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Nebraska voters consider four ballot measures

Nebraska voters consider four ballot measures

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From left, Jason Welkin watches as his daughter Caitlin looks through a scope on a rifle with the help of Nebraska Game and Parks Commission mentor and wildlife biologist Nic Fryda. This file photo was taken January 2012.

OMAHA (AP) — Nebraskans will decide whether to enshrine hunting and fishing in the state constitution, let lawmakers serve longer and earn more money, and whether to make it a little easier to impeach officials.

With little campaigning being done on any of the measures on the Nov. 6 ballot, it's unclear how any of them will fare. All were referred to voters by the Legislature.

Nebraska is one of four states — along with Idaho, Kentucky, and Wyoming — to consider creating a constitutional right to hunt and fish this November. The National Conference of State Legislatures says 13 states already have similar protections. Seven other states considered similar legislation this year but failed to pass anything.

Scott Smathers, executive director of the Nebraska Sportsmen's Foundation, said it's important to protect the sports now before animal rights groups, such as the Humane Society of the United States, can act. Smathers said he believes it's important to put this statement in the state constitution to make clear how Nebraskans feel about hunting and fishing.

"It's a statement that says, 'Listen, we value these traditions in our state,'" said Smathers, whose group has been holding meetings to explain the need for the ballot measure.

Critics of the proposal question whether language should be added to the constitution when there's no apparent threat to hunting and fishing in Nebraska. But hunting rights advocates point to measures animal-welfare groups pushed in other states, including a ban on dove hunting approved by Michigan voters in 2006 and a five-year ban on bear hunting in New Jersey that ended in 2010.

"We know that those groups are coming, and their efforts are increasing," Smathers said.

The Humane Society of the United States, which has led efforts to improve conditions for farm animals, isn't campaigning against the Nebraska measure, said Jocelyn Nickerson, the group's state director. Nickerson said there is no threat to hunting and fishing in Nebraska.

"This amendment is a solution in search of a problem," she said.

Randy Adkins, a political science professor at the University of Nebraska at Omaha, said he expects the hunting measure to pass easily because hunting is so popular in the state and some people are concerned about the possibility of new gun-ownership restrictions.

Nebraska ballot measures must receive a simple majority of yes votes to pass. But the number of yes votes a measure receives must be greater than 35 percent of the total votes cast in the election.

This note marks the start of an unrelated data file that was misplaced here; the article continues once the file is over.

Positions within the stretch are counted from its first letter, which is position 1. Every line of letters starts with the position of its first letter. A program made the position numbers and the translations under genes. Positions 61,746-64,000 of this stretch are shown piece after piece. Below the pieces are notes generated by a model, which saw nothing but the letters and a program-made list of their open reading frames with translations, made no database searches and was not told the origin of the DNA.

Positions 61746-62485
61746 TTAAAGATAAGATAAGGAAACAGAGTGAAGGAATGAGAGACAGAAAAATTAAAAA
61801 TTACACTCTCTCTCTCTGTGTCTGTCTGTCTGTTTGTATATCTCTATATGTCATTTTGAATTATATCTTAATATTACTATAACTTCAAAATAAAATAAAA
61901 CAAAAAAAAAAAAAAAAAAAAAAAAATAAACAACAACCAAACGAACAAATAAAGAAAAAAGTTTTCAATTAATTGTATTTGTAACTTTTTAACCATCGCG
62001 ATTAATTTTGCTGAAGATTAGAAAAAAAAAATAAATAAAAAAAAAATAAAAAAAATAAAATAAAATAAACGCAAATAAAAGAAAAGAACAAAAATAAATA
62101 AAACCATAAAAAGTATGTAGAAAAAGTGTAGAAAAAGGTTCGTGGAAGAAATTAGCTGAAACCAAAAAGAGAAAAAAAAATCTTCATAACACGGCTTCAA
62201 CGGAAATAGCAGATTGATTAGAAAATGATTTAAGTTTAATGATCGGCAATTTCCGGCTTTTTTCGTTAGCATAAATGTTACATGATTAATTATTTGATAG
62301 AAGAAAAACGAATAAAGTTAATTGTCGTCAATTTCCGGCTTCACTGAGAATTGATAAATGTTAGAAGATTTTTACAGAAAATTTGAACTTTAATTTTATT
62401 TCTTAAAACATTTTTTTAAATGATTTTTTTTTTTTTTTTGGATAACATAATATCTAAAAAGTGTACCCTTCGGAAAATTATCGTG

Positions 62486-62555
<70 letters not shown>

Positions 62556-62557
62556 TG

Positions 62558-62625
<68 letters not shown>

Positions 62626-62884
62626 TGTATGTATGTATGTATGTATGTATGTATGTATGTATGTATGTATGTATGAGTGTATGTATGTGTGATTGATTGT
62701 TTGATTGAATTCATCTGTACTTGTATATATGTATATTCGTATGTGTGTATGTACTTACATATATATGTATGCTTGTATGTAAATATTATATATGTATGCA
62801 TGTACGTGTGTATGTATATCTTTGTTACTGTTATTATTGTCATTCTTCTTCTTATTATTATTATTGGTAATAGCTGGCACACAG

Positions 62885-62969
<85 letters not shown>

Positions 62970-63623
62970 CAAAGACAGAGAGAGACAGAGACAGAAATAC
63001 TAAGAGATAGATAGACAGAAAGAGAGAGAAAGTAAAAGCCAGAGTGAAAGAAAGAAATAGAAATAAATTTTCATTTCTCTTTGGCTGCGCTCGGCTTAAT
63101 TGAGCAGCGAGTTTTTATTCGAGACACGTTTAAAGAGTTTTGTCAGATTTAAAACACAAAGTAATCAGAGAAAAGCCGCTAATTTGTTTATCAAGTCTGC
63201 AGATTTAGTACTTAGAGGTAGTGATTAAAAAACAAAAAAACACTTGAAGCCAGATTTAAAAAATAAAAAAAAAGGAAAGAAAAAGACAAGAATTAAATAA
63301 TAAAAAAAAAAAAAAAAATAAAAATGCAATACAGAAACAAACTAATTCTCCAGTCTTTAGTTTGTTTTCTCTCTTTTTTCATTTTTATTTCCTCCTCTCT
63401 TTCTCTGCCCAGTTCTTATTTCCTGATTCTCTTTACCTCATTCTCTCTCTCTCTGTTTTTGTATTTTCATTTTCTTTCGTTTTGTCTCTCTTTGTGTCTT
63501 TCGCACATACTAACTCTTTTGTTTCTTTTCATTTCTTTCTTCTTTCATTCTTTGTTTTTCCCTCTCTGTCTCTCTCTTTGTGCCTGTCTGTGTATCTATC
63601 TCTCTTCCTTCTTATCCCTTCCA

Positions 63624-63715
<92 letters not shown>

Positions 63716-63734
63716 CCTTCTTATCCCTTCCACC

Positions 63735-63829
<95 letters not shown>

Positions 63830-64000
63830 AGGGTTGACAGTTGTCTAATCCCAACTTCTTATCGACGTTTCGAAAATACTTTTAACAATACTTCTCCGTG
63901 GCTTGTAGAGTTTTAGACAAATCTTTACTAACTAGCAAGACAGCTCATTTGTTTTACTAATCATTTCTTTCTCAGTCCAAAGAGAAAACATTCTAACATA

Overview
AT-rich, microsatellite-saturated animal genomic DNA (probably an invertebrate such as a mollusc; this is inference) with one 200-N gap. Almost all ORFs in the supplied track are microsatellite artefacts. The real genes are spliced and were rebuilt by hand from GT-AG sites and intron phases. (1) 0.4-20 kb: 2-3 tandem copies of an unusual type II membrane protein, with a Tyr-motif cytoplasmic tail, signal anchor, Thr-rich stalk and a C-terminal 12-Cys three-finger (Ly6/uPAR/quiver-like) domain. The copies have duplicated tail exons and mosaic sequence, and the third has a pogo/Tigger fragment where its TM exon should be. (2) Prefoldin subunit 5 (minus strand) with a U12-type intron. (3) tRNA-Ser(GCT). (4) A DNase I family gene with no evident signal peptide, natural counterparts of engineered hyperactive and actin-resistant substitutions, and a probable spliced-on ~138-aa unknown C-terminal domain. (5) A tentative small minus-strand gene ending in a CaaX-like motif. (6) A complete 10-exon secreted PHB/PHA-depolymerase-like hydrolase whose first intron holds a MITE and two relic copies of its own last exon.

Here's a rundown of the three other constitutional amendments:

— Nebraska's 49 state senators would see their salaries jump from the current $12,000 to $22,500 annually under one proposal. Omaha Sen. Scott Lautenbaugh proposed the raises, noting state senators haven't received a raise since 1988.

Lautenbaugh said the extra pay could enable more people to run for office, rather than only people with the personal wealth that enables them to serve for little pay.

Voters rejected the last effort to increase senators' salaries in 2006.

— Voters will also have a chance to relax term limits for the state Legislature. The measure state Sen. Tom Carlson of Holdrege proposed would allow senators to serve up to three consecutive four-year terms. The current limit is two terms.

Carlson said he thinks relaxing term limits would help senators learn more about the state's issues and legislative procedures before they have to leave office. If they knew more, he said senators could be more effective.

Gov. Dave Heineman and some lawmakers oppose the change, saying lawmakers are effective now and that the change isn't needed.

— The final measure on the ballot would make it possible to impeach officials for wrongdoing done while campaigning. Currently, Nebraska elected officials can only be impeached for actions they take while in office.

Sen. Bill Avery of Lincoln said the impeachment measure would close a loophole exposed by the case of former University of Nebraska Regent David Hergert.

Hergert was impeached in 2006 and removed from office for manipulating campaign finance laws when he ran for election in 2004. He later pleaded guilty in a separate case to bank fraud for inflating business assets to keep a $3 million loan.

Avery said Hergert was able to be impeached only because he signed a false campaign finance report after taking office.


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